Behavioral design is a diverse field, with various roles, skills, and application areas across several industries. Our teams, processes, and intervention methods are also diverse. This 2022 report focuses on the building blocks of impactful behavioral design to reflect on the good we can do in the world. Global industry leaders share their thoughts, experience, and priorities on what makes for good behavioral science teams, user research, and behavior change interventions.

We hope these insights provide food for thought and guidance as our field grows in its impact across the world. Dive in and let us know what resonates with you and where you see differences with your own work using hashtag #BD2022 plus tagging @habit_weekly on Twitter or Habit Weekly on LinkedIn.

Editors note: All images of the report this year was generated using DALL·E by OpenAI (including the "golden brain lightbulb" above).

Chapter 1. What are the components or participants of a good behavioral science team?

Behavioral design requires a multidisciplinary approach, something our field has agreed on since its inception. Our teams must therefore also represent a variety of backgrounds and skillsets. In building or developing a “good” behavioral science team, its exact composition should balance the delicate interplay between the nature of the organization within which it operates, its goals, and the role or identity of the team within this broader business context. 

Most people don’t ever decide on a strategy or goal before just stuffing their backpacks with the first things that come to mind. This lesson is helpful in thinking about how to build a behavioral science function within your organization. There’s an impulse to just start stuffing our backpacks with tools. A data scientist! A theorist! A consultant! A designer! But it’s almost always better to first think about strategy. This may sound obvious, but it is surprising how often we might overlook it. When organizations reach out for guidance on how to set up a behavioral team, my first question is always some variation of “What do you hope to achieve?” Only a handful have ever had an immediate answer to this.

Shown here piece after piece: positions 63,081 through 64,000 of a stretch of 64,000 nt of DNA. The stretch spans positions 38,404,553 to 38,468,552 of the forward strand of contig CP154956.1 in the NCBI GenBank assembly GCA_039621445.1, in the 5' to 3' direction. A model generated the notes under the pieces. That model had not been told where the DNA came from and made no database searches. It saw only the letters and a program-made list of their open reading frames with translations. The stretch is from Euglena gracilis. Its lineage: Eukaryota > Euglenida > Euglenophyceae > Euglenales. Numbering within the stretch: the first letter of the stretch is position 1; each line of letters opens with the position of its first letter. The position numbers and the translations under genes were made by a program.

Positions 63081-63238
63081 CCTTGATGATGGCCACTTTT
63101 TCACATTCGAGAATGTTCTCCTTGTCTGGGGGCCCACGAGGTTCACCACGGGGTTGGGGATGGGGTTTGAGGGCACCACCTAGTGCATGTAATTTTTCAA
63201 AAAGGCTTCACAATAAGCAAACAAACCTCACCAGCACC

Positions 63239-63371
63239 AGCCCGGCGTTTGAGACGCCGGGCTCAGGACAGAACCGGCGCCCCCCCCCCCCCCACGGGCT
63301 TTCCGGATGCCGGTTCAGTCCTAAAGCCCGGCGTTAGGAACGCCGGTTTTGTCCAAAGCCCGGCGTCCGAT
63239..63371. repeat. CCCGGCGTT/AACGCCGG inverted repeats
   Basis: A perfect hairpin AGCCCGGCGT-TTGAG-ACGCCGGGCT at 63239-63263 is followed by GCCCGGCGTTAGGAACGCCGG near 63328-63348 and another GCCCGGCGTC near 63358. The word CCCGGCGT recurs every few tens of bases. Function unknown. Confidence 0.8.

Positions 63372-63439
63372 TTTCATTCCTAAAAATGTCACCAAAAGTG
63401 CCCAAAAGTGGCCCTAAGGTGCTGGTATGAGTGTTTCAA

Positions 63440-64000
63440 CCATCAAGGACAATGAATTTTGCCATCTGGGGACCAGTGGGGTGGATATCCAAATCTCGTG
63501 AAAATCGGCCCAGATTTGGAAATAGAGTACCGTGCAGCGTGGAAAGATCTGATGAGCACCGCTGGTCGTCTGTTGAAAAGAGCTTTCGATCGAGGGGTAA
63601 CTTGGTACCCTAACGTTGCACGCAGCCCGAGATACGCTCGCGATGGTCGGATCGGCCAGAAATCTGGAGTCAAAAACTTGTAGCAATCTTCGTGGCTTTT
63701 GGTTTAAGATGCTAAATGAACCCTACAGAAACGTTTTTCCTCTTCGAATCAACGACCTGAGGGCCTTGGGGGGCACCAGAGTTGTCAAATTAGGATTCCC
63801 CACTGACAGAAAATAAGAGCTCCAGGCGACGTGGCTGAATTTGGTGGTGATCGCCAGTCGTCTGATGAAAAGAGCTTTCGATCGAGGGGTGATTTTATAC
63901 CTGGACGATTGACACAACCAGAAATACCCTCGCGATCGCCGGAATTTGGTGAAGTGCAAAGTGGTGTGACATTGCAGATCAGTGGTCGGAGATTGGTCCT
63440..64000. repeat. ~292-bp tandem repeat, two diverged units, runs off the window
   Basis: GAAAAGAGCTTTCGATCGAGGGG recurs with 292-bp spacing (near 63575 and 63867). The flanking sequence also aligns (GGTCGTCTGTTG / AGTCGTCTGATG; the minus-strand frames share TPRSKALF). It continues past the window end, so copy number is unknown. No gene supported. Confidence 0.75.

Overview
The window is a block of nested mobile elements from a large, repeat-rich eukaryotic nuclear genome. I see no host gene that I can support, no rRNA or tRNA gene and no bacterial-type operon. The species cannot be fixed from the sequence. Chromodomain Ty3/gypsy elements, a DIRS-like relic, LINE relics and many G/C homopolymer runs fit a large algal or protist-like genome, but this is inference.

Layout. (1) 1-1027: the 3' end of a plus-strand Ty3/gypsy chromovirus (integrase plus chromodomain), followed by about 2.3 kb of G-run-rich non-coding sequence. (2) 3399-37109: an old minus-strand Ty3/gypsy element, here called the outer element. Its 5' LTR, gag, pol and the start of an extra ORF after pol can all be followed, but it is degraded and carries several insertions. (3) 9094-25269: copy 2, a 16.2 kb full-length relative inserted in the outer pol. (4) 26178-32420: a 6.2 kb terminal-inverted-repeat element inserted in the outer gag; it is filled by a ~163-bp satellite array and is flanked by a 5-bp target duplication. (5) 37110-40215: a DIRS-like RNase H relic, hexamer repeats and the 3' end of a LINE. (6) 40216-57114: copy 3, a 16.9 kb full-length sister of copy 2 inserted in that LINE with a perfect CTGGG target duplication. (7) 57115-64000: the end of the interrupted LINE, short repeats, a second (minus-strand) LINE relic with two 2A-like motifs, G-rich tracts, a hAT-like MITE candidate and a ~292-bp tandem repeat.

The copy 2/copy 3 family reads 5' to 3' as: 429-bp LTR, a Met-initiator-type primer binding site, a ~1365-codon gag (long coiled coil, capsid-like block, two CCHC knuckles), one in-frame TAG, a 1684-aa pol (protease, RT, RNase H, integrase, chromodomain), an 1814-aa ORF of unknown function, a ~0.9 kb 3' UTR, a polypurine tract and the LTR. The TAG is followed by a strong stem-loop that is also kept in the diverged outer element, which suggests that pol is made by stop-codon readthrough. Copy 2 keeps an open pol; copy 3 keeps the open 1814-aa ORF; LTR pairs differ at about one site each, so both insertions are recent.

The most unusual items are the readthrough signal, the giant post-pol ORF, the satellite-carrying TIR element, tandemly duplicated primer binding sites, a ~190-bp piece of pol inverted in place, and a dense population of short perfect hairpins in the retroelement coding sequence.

– Zarak Khan
DALL·E input: "Behavioral science team, abstract painting"

1.1 Composition

Academic background, research, design, and communication skills should all be taken into consideration when considering the composition of a behavioral design team. Depending on the industry and type of organization you work in, the best behavioral design team might come from a variety of disciplinary backgrounds. 

For those of us in technology-centered or -related industries, this might involve being in a team with experts including engineers, designers, product managers etc. 

The best behavioral science teams are diverse, interdisciplinary and cross-functional. They mesh product managers and engineers with designers and anthropologists, business leaders and strategists. And what are they not? They are not comprised entirely of behavioral scientists, sitting in the corner chatting about heuristics and drinking their own kool-aid while the rest of the organization carries on with the important stuff.”
– Aline Holzwarth

For those of us in organizational and industry contexts leaning more heavily towards applied research, we might find ourselves in a team representing different verticals of behavioral science. 

“From my perspective, a good team consists of a diverse group of people with various backgrounds paired with a solid academic qualifications in behavioural science. Good applied behavioural science practice requires not only knowledge of relevant academic insights and research methods, but also the ability to evaluate, consolidate, structure and connect them to real-world challenges.”
–Torben Emmerling

Diversity is another crucial axis to map onto in behavioral design team composition. Beyond academic and disciplinary background diversity, the best behavioral design teams also pay attention to diversity across intersections of age, gender, race, ethnicity and professional experience.

“The dream team will consist of millennials and boomers. Diversity is non-negotiable for truly understanding behaviour in context. A cross-section of public and private industry expertise always enables deeper understanding of the mindsets of customers, employees, and suppliers. Multi-disciplinary roles should combine designers, psychologists, artists, data visualisation and UX/CX, experts trained in statistics, experimentation, and key theories. When assembling teams, I tend to always look for hunger and intellectual curiosity.” 
– Nuala Walsh
DALL·E input: "Diverse team of office workers, knitted out of wool"

Diverse teams show higher competence at solving complex problems, and behavioral problems are nothing if not complex! Diverse teams also bring with them a diversity of lived experience, the bedrock of empathizing with and designing solutions for a variety of user populations.